Writing Process Blog Tour

The wonderful  Rebekah Lattin-Rawstrone invited me to join the Writing Process Blog Tour, answering the questions below before nominating another writer to continue.         Rebekah’s dark and provocative novel, Home was published by Red Button Publishing earlier this year. You can find her blog post on the writing process here.

Below are my answers:

What am I working on?

For the last year I’ve been working on my second book, provisionally entitled Dark Tides, and due to be published in March next year (Arrow, Random House).

It’s a novel about love and loss, grief and redemption, and centres on Freya, a woman whose husband and son disappeared in an accident at sea. Plagued by the past, she returns alone to the lighthouse in the Hebrides that she and her family called home. But once there, isolated and her mind beginning to unravel, she finds that the haunting is only just beginning.

How does my work differ from others in its genre?

I don’t think either of my novels can be easily categorised or fit squarely within the confines of a specific genre. Rather I combine elements of different genres and hopefully create something new in the process.

My first book, The Medici Mirror, is a ghost story, focusing on an architect and a discovery he makes while renovating an abandoned shoe factory. Yet it is also part historical fiction, slipping from the present day to sixteenth century France and the occultist dabblings of Catherine de Medici, scorned wife of the King. There’s also a Victorian murder mystery subplot thrown in for good measure.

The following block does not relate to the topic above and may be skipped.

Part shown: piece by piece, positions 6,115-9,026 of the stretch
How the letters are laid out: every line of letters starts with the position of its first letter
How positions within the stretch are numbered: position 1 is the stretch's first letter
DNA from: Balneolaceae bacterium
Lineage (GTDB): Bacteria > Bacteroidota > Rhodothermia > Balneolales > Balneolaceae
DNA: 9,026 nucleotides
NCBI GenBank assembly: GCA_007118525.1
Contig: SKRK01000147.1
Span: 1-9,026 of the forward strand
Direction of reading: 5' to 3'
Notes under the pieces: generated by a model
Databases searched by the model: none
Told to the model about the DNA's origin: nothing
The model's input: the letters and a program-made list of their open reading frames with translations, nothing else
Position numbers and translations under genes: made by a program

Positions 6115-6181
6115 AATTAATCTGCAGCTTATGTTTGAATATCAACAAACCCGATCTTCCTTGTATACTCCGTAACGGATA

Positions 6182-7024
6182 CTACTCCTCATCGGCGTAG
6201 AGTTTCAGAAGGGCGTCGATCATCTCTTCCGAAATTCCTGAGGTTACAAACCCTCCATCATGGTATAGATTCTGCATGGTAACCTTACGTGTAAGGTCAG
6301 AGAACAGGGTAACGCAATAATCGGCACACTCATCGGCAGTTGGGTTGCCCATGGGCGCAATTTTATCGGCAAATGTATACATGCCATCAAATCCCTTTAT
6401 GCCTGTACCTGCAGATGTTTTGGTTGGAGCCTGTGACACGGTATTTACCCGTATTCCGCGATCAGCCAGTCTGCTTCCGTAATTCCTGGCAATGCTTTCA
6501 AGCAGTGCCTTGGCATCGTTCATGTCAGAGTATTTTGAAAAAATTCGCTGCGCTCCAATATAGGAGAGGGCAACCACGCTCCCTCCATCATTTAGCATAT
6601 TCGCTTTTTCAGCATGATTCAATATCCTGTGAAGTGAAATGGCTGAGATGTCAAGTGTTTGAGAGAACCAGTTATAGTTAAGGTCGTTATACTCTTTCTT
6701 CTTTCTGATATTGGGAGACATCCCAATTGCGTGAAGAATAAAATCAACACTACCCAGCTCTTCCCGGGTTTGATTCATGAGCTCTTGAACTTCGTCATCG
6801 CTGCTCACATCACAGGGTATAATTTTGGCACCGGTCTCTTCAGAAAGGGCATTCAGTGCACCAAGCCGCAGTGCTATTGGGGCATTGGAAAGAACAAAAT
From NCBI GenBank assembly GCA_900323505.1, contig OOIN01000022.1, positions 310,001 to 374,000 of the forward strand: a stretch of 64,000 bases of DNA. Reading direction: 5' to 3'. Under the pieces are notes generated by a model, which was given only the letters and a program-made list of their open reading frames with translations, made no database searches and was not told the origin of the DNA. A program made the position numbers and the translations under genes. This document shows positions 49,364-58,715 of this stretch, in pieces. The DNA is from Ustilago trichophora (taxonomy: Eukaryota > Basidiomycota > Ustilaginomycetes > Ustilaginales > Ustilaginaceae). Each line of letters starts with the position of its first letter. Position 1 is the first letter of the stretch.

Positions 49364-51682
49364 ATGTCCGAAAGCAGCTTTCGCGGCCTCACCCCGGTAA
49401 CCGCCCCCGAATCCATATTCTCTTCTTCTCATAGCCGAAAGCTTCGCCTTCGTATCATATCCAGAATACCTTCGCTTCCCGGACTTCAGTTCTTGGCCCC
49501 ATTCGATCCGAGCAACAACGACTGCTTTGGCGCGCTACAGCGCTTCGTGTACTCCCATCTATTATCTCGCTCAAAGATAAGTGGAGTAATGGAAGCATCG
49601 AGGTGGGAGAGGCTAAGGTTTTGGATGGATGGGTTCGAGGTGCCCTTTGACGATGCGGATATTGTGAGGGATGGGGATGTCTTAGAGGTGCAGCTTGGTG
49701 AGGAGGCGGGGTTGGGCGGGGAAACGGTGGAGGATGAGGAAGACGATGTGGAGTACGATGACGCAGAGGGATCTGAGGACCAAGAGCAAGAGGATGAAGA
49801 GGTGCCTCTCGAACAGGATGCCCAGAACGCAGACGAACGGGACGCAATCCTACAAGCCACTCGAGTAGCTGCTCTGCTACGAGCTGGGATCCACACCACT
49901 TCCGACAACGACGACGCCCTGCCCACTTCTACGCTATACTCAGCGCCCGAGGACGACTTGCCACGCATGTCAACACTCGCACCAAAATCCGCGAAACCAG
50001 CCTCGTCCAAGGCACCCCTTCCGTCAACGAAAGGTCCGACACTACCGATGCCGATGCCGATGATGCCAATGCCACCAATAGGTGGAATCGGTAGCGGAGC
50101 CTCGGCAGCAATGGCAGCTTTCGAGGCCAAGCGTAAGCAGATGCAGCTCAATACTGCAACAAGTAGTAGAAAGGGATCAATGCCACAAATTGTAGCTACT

Dark Tides is also a ghost story yet again it’s partly historical – Freya’s narrative being punctuated by that of Edward, a soldier, dispatched to the Highlands by Cromwell in 1653, alienated and harbouring demons of his own.

 Why do I write what I do?

I’ve always been drawn to the dark, the magical and mysterious, and I’ve loved ghost stories from being a child – experiencing the thrill of fear at what flickers at the periphery of our vision, what lies just beneath the surface.

I’m also fascinated by history, the past’s impact on the present and the imprint that events and people leave behind them – whether that be the impression made upon the bricks and mortar of a lighthouse by those who once inhabited it or the vibrations still felt in the present day by a murder in an old shoe factory centuries earlier.

So for me writing is really bringing together these two passions.

How does my writing process work?

On days which I can dedicate purely to writing I try to write 1000 words. This is a target I’ve built up to over the years. This might take a couple of hours on a good day or a whole day (that feels as long as a year) on a bad one.

I don’t plan a novel in a huge amount of detail but I work from a general outline of the story that’s specific enough to keep me on track, in theory at least, but loose enough to allow the story to develop in its own way.

I tell myself at the outset that the novel will flow seamlessly from beginning to end. In practice, of course, it never does. There is prevaricating and meandering. I go off track and down blind alleys. Characters have conversations I never envisaged and pop up in places where they really shouldn’t be. Sometimes this works, at others it doesn’t. A lot of cake is eaten whatever the situation. There are times of despair when I think the words will never come together and joyous days when they feel light and flow easily. And eventually, even though at times I thought I’d never get there, I reach the end.

Next week you’ll be able to read about the writing process of the inspiring David Charles Manners. David’s first book, In the Shadow of Crows, was first published in 2009 by Reportage Press. His second book, Limitless Sky, was released by Rider Books/Random House in June 2014 and has been earning some fantastic reviews. Check it out!